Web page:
Rural nursing education: a photovoice perspective
Citation: Leipert B, Anderson E. Rural nursing education: a photovoice perspective. Rural and Remote Health (Internet) 2012; 12: 2061. Available: http://www.rrh.org.au/articles/subviewnew.asp?ArticleID=2061 (Accessed 24 October 2017)
Introduction: For many rural Canadians nursing care is the primary and often the sole access point to health care. As such, rural nurses are an invaluable resource to the health and wellbeing of rural populations. However, due to a nursing workforce that is aging and retiring, limited resources and support, healthcare reform issues, and other factors, these rural professionals are in short supply. Because of limited opportunities to learn about rural practice settings, nursing students may be reluctant to select rural practice locations. Relevant and effective educational initiatives are needed to attract nursing students to underserved rural and remote communities so that rural people receive the health care they require. The purpose of this study was to explore the use of the innovative research approach called photovoice as an educational strategy to foster learning about and interest in rural locations and rural nursing as future practice settings. Fostering of interest in rural may help to address nursing workforce shortages in rural settings. Key words: Canada, photovoice, rural education, rural nursing.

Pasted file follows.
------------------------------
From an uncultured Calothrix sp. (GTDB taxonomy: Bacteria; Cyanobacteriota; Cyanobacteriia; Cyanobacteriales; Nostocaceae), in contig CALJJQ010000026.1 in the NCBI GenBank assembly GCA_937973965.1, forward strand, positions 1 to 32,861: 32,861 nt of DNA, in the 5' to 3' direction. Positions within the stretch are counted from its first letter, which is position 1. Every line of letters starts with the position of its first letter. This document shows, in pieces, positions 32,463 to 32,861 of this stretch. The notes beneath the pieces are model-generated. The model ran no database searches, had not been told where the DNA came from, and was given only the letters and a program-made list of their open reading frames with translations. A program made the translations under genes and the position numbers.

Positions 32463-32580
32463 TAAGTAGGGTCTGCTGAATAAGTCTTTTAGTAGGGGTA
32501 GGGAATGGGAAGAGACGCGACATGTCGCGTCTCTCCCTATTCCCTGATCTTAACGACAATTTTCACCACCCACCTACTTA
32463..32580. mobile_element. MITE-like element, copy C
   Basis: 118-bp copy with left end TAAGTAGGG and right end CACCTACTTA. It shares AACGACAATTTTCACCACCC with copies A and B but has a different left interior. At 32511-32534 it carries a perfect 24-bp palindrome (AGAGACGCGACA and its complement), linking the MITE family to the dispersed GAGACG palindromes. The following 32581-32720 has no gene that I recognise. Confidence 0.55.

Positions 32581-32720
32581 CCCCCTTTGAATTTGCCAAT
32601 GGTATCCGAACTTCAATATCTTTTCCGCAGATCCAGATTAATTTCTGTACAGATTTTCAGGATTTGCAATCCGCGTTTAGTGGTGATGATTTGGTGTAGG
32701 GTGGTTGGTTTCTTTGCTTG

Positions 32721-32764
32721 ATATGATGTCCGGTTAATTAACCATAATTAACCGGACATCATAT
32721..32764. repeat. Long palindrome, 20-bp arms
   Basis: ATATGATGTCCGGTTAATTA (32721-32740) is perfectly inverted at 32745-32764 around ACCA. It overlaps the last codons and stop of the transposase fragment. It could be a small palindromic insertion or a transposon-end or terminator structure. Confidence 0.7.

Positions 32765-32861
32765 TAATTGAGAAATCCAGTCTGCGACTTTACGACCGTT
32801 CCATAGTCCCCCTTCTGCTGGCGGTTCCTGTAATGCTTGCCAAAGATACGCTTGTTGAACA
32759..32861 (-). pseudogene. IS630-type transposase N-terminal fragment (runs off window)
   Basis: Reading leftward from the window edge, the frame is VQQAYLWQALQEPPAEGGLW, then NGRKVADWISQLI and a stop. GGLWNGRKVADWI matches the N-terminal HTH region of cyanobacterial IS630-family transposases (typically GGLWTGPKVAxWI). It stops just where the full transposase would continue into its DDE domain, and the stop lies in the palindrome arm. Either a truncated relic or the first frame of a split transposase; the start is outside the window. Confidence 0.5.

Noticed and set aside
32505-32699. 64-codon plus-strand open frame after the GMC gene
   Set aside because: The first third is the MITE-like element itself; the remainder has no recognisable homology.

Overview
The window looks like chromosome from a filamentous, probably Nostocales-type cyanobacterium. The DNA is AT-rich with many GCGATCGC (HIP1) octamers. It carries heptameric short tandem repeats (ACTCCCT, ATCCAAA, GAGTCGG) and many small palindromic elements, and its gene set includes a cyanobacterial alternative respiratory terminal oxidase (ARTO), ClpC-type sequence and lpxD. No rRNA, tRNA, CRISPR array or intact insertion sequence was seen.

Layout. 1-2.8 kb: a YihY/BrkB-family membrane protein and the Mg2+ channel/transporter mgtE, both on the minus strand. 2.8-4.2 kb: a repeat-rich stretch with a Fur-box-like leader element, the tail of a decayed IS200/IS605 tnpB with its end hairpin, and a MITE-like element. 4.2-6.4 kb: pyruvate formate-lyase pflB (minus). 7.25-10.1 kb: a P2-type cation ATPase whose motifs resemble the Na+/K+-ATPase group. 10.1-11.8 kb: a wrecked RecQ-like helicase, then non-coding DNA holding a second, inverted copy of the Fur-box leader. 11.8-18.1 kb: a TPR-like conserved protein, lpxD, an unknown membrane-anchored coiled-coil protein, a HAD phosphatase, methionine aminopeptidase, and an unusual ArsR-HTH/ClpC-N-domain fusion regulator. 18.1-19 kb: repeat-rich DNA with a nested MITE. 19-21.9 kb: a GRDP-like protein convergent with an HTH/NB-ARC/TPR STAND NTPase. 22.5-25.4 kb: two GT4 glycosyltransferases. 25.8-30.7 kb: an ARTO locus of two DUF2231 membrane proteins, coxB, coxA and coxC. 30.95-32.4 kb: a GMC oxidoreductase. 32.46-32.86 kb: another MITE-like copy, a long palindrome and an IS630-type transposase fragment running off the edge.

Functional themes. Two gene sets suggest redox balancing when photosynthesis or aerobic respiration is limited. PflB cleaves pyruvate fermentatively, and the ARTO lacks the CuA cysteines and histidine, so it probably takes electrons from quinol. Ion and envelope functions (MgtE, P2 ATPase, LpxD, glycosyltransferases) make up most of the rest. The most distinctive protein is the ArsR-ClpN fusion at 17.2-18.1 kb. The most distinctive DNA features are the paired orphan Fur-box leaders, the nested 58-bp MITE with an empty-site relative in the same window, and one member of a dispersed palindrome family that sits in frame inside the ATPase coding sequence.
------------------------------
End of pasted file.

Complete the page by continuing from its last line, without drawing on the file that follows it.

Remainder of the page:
Methods: Thirty-eight third and fourth year nursing and health sciences students enrolled in an elective ‘Rural Nursing’ course used the qualitative research method photovoice to take photographs that represented challenges and facilitators of rural nursing practice. They then engaged in written reflection about their photos. Photos were to be taken in rural settings of their choice, thus fostering both urban and rural student exposure to diverse rural communities.
Results: One hundred forty-four photos and reflections were submitted, representing students’ appreciation of diverse facilitators and challenges to rural nursing practice. Facilitators included technology, a generalist role, strong sense of community, and slower pace of life. Challenges included inadequate rural education in undergraduate nursing programs, professional isolation, safety issues, few opportunities for professional development, lack of anonymity, and insider/outsider status. Exemplar photos and reflections are provided.
Conclusion: The photovoice research approach used in this rural education endeavour proved to be very useful in fostering students’ exposure to, interest in, and understanding of rural settings and their influence on rural nursing practice. Photovoice is also recommended for use in rural courses other than nursing. Suggested strategies include group photovoice experience and the expansion of reflection to enhance rural health research.
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